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A Humble Genius 
Remembering David Festinger, PhD


April 14, 2022
by Dan O'Connor

PCOM clinical PsyD professor David Festinger, PhD, at PCOM's Philadelphia campusHe was the smartest and the nicest guy in the room. He was also a bit of a Big Deal. You’d never know it, though, because David Festinger, PhD, would make such a big deal out of you that you’d almost forget he was a renowned clinical psychologist who’d won multiple opioid addiction research grants and published paper after paper.

That will be Dr. Festinger’s enduring legacy. Not his genius or his grants, but how he made his friends, family, colleagues and students feel that they were the best and the brightest.

Dr. Festinger, a professor in the Department of Clinical Psychology and director of Substance Abuse Research and Education at PCOM, passed away suddenly at age 58 on November 9, 2021. Only now will the man who measured his own success not by his lengthy list of awards and accomplishments, but by others’ happiness, bask in the spotlight he did his best to avoid during a storybook career.

“David was exceptionally humble. He was one of those rare geniuses who was also just an incredible person,” says Michelle R. Lent, PhD, clinical psychologist and associate professor, PCOM School of Professional and Applied Psychology. “David was by far one of the most special people I’ve ever encountered. He was universally liked and admired.”

In the four years that Dr. Lent worked alongside Dr. Festinger, they were awarded five grants together, including PCOM’s largest-ever research funding award—a $5.5 million contract in 2019 from the Patient-Centered Outcomes Research Institute (PCORI) to study the effectiveness of psychosocial treatments for individuals receiving medication-assisted treatment for opioid use disorder.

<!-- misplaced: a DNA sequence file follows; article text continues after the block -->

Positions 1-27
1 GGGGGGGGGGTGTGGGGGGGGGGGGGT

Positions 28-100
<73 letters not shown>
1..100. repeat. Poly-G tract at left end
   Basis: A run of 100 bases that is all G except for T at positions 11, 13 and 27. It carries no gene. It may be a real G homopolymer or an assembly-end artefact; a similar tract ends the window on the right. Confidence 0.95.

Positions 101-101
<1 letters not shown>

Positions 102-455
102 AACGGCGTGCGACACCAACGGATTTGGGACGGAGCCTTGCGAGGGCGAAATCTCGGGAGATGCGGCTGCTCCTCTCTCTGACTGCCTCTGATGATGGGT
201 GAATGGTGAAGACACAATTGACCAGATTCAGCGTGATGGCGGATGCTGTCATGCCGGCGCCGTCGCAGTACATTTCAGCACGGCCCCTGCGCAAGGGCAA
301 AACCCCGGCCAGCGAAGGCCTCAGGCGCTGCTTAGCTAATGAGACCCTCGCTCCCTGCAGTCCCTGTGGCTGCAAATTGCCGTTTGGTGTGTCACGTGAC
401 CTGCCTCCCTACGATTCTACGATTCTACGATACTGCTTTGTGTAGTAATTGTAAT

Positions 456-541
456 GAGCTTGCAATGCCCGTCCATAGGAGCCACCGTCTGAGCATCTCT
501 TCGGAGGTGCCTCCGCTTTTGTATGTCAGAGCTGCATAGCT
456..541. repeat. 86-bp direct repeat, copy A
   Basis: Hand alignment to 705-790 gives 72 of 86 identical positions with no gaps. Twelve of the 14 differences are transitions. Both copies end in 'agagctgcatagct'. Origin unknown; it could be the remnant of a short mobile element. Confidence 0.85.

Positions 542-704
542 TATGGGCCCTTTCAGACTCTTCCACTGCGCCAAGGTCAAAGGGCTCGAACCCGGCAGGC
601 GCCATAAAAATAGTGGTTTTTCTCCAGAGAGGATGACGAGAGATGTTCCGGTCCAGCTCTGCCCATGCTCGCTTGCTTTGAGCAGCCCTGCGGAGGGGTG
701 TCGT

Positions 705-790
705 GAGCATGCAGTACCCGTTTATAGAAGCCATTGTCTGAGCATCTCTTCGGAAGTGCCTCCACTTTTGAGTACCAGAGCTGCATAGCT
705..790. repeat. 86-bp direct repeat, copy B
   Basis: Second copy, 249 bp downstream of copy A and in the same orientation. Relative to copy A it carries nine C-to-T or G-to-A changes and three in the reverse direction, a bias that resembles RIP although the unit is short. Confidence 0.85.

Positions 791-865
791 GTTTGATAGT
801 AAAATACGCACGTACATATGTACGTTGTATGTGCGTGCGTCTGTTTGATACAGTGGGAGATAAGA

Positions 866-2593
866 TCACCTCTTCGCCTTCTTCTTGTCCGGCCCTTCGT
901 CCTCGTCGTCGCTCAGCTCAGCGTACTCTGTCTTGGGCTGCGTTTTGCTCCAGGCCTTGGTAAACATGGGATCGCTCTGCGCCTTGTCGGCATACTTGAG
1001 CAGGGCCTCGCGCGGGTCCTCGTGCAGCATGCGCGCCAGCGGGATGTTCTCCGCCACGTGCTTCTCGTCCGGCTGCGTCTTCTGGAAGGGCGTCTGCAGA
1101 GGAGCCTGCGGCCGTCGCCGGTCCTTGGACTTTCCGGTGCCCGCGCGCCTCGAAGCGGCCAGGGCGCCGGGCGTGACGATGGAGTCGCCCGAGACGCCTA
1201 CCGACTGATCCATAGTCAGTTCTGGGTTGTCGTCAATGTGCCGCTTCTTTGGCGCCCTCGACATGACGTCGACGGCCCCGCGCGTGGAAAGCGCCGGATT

“Most people get one big grant in their lives,” says Dr. Lent. “David came to PCOM with multiple grants from NIH [National Institutes of Health], which is more than an entire department would have in a decade.”

Even Dr. Festinger, the study’s principal investigator, could hardly contain his excitement over the PCORI grant. “He was so happy and excited to be able to build this program at PCOM. But he shared everything. Whatever he earned, he didn’t consider it his, he considered it everybody’s,” says Dr. Lent.

At a meeting at a research institute in Washington, DC, Dr. Festinger was smitten by the branded coffee mugs being given away. In plain sight of all, Dr. Festinger stowed as many mugs as would fit into his luggage so that he could distribute one to each member of the research team back at PCOM.

“That was David,” says Dr. Lent. “It was hilarious. He’s so charming and lovable, almost innocent in wanting to take extra mugs home because he was so proud of the fact that we had gotten this grant. David was so good-natured that it didn’t matter to anyone that he was taking the mugs.”

Then there was the ceremony marking his induction as a fellow in The College of Physicians in Philadelphia. As is customary for new inductees, Dr. Festinger got to inscribe his name in a centuries-old book that lists some of the founders of medicine, including Benjamin Rush, a signer of the Declaration of Independence and arguably the most famous doctor in America. Rather than boast about adding his name to the many famous signatures, Dr. Festinger texted a picture of his friend’s signature in the book, which in his estimation was more noteworthy than his own signature.

“He was more excited that he saw my name there than his. That was the way he was. Humility is probably the defining element of Dave,” says his longtime friend and colleague Doug Marlowe, JD, PhD, chief of science, law and policy for the National Association of Drug Court Professionals, who co-authored several research studies with Dr. Festinger on drug offenders.

His legacy continues

It’s little surprise that Dr. Festinger’s research centered on treating those suffering from drug addiction fairly and humanely. He believed that treating addiction punitively and fighting the war on drugs with incarceration was fundamentally wrong.